Thriller Thursday: The Vampire of Sacramento

Wednesday, September 28, 2011

Every rational person knows vampires aren't real. There are no undead cursed to walk the earth for eternity searching for their next victim. And delicious-smelling, sparkly vampires who don't feast on humans are certainly the stuff of an overactive imagination.

But individuals with blood cravings do live among us. We just have a scientific term for them: cannibals. Of course there have been cultures that have accepted cannibalism, but we're not talking about those. Eating people is pretty taboo here in the States, but that didn't stop Richard Trenton Chase.

Nicknamed "The Vampire of Sacramento," Richard Chase went on a month-long killing spree in December, 1977 that resulted in six deaths. Chase earned the creepy nicknamed because he drank his victim's blood and cannibalized their remains.

Richard Trenton Chase mugshot, 1978

Like many of history's horrific murderers, Chase claimed he was abused by his mother. His parents fought a lot and were divorced by the time he was twelve. By then, Chase exhibited the core ingredients of the MacDonald Triad (the behavioral characteristics associated with sociopaths) and was an alcoholic and drug abuser by the time he was in his teens.

Chase was a hypochondriac, worrying about his heart ceasing to beat or that someone had "stolen an artery." He held oranges to his head so the Vitamin C would be absorbed via the brain, and he also believed his cranial bones had separated and moved around. He shaved his head in order to watch.

Throughout his life, Chase was terrified he would simply disappear. He believed the Nazi's, FBI, and space aliens were after him. The soap dish was his tormenters weapon of choice. Chase believed it held a secret poison that slowly turned his blood to powder. He knew only fresh blood could save him.

Chase's roommates complained about his drug use and his love of walking around the apartment nude. He refused to move out, so they left and Chase was on his own.

Like many sociopathic serial killers, Chase tortured animals, but he took it a step farther. He disemboweled the animals and ate them raw, often mixing the organs with Coke and making a gruesome milkshake. He believed eating the animals kept his heart from shrinking.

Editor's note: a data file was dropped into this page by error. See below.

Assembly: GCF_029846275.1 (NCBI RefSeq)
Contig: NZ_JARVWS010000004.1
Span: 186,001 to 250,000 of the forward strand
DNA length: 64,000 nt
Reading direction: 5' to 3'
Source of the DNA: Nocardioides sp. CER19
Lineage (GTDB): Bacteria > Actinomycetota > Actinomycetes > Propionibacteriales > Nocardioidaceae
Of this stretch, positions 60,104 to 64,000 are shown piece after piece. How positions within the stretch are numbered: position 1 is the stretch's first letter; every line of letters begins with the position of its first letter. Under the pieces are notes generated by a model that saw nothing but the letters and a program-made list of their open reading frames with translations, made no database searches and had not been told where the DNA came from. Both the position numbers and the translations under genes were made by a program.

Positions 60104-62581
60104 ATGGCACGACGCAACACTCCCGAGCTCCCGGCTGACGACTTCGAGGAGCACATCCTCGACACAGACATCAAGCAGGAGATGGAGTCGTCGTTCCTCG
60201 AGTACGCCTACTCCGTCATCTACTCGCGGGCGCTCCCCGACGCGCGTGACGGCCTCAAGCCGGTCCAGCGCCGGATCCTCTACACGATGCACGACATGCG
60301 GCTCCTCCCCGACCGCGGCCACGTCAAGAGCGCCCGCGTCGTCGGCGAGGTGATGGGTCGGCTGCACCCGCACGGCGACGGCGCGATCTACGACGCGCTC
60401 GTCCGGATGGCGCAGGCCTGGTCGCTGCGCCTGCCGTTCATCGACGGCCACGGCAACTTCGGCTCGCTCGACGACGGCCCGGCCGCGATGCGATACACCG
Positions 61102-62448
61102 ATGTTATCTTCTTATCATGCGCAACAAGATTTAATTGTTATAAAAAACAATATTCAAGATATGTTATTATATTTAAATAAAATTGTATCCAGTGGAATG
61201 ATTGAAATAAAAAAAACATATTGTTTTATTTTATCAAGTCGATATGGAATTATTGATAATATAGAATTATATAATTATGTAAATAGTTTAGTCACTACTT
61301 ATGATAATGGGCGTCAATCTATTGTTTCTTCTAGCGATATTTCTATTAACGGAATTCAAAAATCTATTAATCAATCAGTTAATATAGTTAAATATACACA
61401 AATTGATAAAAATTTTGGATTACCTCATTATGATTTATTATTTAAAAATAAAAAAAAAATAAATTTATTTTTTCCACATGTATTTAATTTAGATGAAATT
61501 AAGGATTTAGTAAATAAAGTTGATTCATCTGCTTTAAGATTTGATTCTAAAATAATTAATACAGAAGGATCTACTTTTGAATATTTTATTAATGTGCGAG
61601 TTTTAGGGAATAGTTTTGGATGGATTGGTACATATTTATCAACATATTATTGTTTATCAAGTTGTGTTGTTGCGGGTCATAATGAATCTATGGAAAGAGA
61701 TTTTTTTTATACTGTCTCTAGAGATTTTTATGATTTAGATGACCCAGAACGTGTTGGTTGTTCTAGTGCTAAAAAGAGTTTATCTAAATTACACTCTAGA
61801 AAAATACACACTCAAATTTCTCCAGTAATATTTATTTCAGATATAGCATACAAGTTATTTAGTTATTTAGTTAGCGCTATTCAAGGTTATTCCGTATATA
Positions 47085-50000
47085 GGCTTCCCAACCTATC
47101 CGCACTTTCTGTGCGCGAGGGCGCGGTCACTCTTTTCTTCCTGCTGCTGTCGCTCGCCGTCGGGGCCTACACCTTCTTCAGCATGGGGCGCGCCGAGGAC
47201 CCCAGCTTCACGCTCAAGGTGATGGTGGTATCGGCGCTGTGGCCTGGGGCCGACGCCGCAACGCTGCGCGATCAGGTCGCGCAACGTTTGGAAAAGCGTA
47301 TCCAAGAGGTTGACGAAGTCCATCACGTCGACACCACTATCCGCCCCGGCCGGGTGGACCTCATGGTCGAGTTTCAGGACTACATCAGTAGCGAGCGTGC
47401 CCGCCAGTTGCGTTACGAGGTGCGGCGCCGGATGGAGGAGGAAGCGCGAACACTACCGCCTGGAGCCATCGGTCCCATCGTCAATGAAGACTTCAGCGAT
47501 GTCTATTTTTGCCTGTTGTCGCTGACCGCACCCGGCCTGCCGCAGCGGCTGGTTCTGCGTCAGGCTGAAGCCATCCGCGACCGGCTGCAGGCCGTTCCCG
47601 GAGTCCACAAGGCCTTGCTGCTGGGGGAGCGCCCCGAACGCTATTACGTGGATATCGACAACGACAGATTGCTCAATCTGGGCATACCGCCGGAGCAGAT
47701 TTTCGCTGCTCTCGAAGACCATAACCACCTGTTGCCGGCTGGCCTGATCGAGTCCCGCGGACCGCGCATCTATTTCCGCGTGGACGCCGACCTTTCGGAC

Blenders used by Chase.

In 1975, Chase injected rabbit blood and wound up in the hospital. The mental institution soon followed. He was discovered drinking blood of birds - their corpses were throw out of the window. Witty hospital staff dubbed him Dracula.

Chase had a strong addiction to blood. At the insituation, he stole blood from the therapy dog after stealing syringes from boxes left in the doctor's offices. He was also known to defecate himself and then paint with the feces.

Totally disgusted yet?

For some amazing reason, doctors decided Chase's was no longer a danger to society after a round of psychotropic drugs, and he was released in 1976 under the care of his mother. Evidently his mother thought she knew more than the doctors—she took him off the antipsychotic meds because the drugs made him "a zombie." She also got Chase his own apartment. Smart. In the months that followed, Chase refused to allow his mother to enter his apartment. She did nothing but continue to pay his rent.

Neighborhood pets, including his mother's cat, fell victim to Chase's bloodlust. Still, his animal blood-and-guts cocktails weren't enough to sustain him.

Chase's first human sacrifice was discovered on Jan. 23, 1978. David Wallin returned to his North Sacramento home to discover his pregnant wife, Terry, murdered. Her torso was slit open; parts of her body had been eaten. Chase had used a yogurt container to drink Terry's blood. The only picture of Terry I could find was extremely graphic.

The FBI behavioral science unit was in its infancy, and police worked closely with the group to come up with a profile to catch the unknown killer. Robert Ressler and Russ Vorpagel sketched an eerily close likeness of Chase, dubbing the suspect a scrawny, young loner, unkempt, dirty, and unorganized, subsisting on someone else's money.

Police sketch of Chase (I couldn't verify if this was the one Ressler created).

Chase 1971 Mug shot.

Accurate as the profile was, it didn't prevent further murders by Chase. Four days later, Evelyn Miroth, her friend Daniel Meredith, and Evelyn's son, Jason, were found shot with a .22 and slashed open. David was only six. Miroth's twenty-two-month old nephew David Ferreira had disappeared after being left in Evelyn's care that day. His crib contained a telltale bloodstain, and the baby's decapitated corpse was discovered four months later.

Evelyn Miroth

Jason Miroth

Evelyn lie naked on the bed, her legs open. Her abdomen had been slashed and her intestines pulled out. Two red-stained carving knives were nearby. Evelyne had been sodomized with the knife at least six times. Her neck had been severely slashed, and bloody ringlets on the carpet indicated the killer had again used something to collect blood. Several internal organs had been stabbed as well. The coroner later said this would help blood pool in the abdomen.

Ressler and Vorpagel believed the killer would be disorganized, with clues pointing to psychosis. The crimes weren't planned, and the killer likely did very little to hide the evidence. He left footprints and fingerprints at the scenes and had probably been seen walking in daylight with bloody clothes. Because he'd walked to at least one crime scene, the FBI believed he lived in the vicinity of the crimes. They were also sure he would keep killing until caught.